BARCELONA IS ONE OF THE MOST EXCITING and interesting Cities on the entire Iberian peninsula. Most guidebooks and other publications argue that it is ‘the’ centre of energetic modern Spain. Culturally, intellectually and for its out-and-out joy of life, Barcelona takes the prize. During the Civil War Barcelona was the final outpost of free democracy and battle bruised redoubt of the last democratically elected government Spain had for the next thirty something years. But for the art lover, Barcelona offers another shining historical highlight in the architecture of Antoni Gaudi. He was a Spaniard, born in Catalonia in 1852, and was arguably the most eccentric, brilliant and insightful architect that ever lived. His work has beautified Barcelona for over a century and construction still continues on his ‘Basilica de Segrada Familia’ today.
There are a number of Gaudi buildings in Barcelona, but in this article I’m going to focus on three of the essential ‘must see’ highlights. Firstly, there is ‘The Segrada Familia’ or The Sacred Family. This is the iconic and cultural centre of Barcelona. Secondly ‘Parc Guell’, which is the home of the famous Gaudi wibbly-wobbly mosaic park bench and El Draco. Thirdly, Casa Mila, a block of flats that takes the breath away.
As one approaches The Segrada Familia and the towers come into view the impact on the viewer is jaw-dropping. Nowhere in the world has such a church ever been constructed. This edifice is Gaudi’s fantastical tour-de-force. It was only partially complete when Gaudi died in 1926 and is due for completion in 2020 or thereabouts. Recently consecrated by the Pope it is still a work in progress. Unfortunately Gaudi’s original blueprints were destroyed in the Civil War but nevertheless work has continued in his spirit. Apart from the stunning spires, there are a number of other notable features: The Nativity Façade and The Passion Façade are marvellous works of sculpture and masonry. There is a bizarre contraption in the crypt called the ‘chain or hanging model’. This is composed of chains hung from above and represents the Segrada Familia upside down. It is used to calculate the curve of the spires. The interior of the Church is modernist and beautiful. The capitals on the elegantly high columns are particularly graceful.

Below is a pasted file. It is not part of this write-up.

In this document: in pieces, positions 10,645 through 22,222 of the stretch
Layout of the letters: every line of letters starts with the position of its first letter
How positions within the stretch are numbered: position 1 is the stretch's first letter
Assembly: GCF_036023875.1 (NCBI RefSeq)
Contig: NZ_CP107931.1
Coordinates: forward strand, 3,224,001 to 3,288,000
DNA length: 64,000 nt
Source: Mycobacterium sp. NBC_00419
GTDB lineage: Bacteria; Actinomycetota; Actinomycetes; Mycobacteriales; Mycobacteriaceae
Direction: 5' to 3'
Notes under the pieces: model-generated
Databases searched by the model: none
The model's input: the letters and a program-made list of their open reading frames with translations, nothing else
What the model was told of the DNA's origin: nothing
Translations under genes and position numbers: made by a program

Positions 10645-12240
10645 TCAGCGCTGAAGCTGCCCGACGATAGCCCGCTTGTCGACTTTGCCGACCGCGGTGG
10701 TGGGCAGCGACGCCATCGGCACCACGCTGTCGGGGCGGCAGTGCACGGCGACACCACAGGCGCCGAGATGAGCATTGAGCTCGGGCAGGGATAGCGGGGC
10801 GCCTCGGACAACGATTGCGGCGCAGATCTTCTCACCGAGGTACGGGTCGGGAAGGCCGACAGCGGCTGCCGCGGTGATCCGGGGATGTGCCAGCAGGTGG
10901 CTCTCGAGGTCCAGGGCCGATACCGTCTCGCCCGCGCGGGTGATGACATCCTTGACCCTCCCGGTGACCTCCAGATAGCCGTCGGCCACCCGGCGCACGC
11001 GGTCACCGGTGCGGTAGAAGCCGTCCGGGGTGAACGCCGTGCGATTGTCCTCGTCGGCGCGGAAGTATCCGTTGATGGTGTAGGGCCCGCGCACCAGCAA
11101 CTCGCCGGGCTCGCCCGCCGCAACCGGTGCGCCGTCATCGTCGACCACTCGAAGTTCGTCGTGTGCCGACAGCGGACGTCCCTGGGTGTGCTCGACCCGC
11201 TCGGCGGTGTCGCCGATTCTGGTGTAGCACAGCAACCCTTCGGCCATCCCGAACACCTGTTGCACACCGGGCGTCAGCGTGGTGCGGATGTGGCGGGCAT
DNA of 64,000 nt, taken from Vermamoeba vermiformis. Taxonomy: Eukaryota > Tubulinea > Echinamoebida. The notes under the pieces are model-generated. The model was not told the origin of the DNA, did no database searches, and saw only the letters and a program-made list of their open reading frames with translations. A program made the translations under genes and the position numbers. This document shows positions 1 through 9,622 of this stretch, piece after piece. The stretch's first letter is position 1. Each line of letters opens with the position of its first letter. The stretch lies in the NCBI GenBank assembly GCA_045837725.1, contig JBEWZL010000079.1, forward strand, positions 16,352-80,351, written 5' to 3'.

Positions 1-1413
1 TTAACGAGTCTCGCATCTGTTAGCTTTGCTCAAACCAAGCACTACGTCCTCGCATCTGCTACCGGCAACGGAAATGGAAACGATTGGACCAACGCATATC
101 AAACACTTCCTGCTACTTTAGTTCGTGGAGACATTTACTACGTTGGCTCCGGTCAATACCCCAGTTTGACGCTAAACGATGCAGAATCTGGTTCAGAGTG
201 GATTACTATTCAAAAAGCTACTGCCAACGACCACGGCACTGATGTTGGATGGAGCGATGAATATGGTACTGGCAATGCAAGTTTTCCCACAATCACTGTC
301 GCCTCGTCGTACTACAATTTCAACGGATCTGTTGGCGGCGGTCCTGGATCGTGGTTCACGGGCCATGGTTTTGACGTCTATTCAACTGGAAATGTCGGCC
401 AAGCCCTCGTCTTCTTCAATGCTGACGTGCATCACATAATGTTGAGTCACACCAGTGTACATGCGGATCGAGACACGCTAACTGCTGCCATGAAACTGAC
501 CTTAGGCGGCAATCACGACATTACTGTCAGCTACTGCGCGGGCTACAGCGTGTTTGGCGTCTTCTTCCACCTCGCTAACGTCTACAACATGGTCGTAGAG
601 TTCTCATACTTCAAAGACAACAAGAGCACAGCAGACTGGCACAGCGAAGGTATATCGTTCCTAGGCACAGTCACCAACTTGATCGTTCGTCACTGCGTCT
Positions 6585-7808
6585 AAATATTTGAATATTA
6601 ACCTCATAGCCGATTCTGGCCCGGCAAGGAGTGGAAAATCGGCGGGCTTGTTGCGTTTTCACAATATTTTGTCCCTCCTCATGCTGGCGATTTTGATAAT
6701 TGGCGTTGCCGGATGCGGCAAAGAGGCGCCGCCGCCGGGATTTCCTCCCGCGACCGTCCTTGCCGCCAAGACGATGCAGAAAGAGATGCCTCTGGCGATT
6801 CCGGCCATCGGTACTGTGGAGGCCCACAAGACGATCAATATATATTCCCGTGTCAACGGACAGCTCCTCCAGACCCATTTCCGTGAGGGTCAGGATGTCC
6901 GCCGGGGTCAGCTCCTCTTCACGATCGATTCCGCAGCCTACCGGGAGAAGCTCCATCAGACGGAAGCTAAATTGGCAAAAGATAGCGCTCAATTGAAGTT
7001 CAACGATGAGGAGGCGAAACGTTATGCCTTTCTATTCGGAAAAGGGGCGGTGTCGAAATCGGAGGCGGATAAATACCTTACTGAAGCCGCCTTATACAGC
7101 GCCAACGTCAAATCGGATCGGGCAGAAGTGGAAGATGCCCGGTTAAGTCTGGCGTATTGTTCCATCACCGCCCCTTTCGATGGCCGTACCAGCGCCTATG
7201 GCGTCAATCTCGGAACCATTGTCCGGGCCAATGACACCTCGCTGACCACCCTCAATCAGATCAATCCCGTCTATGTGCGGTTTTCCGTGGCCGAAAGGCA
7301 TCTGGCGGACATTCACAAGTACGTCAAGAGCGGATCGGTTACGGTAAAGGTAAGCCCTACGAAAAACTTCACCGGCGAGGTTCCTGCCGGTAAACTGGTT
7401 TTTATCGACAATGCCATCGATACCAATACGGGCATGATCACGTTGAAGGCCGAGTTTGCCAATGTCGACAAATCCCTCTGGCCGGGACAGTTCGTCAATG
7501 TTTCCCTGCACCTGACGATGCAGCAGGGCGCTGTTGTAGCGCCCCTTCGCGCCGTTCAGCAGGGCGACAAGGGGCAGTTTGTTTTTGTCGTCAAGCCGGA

Parc Guell

Moving on; Parc Guell is the epitome of what we think of as typical Gaudi. Lovers of art and culture come here to soak up Gaudi at his most playful and absorb the one of best views of Barcelona. The entrance is mosaic taken to the illogical limit. The Dragon, aka El Draco is a huge gecko in mosaic and the portico that confronts one at the entrance gate is magnificent. Make your way to the space above the portico to see Gaudi’s most iconic and fun masterpiece. The mosaic park bench. Every book ever written about Gaudi shows this work of charming eccentricity. There are people from all over the world posing for their photograph on this bench. Look at the view out over the city, look at the ‘gingerbread houses’ nearby with Hobbit style chimneys. This is a place to take your time and get away from the hubbub of the centre, park your backside, sit a while and ‘people watch’. At the right time of year the gardens also provide a subject of interest in their own right. My best advice is to get a taxi as the park is a little way from the centre of town, generally uphill and somewhat difficult to find for the first time tourist.
Finally, for the serious Art Nouveau addict is Casa Mila. Gaudi was of the Art Nouveau period, and indeed he has an Art Nouveau feel to all of his work. However, his was an idiosyncratic style of Art Nouveau and Casa Mila exemplifies this to an extreme degree. It is a fairyland confection of Art Nouveau. The ironwork on the balconies is wonderful and the way the balconies belly out in the most curvaceous and sensuous way is pleasing and satisfying. Looking upwards, the chimneys look like they would not look out-of-place in George Orwell’s 1984. This is as far removed from the grey concrete monstrosities that most town are blighted with as it is possible to get. Built in 1910 and restored to its former glory in 1996 after years of neglect it is now a show-piece for Gaudi and Barcelona.
It’s a wonderful place for those with the eyes to see it.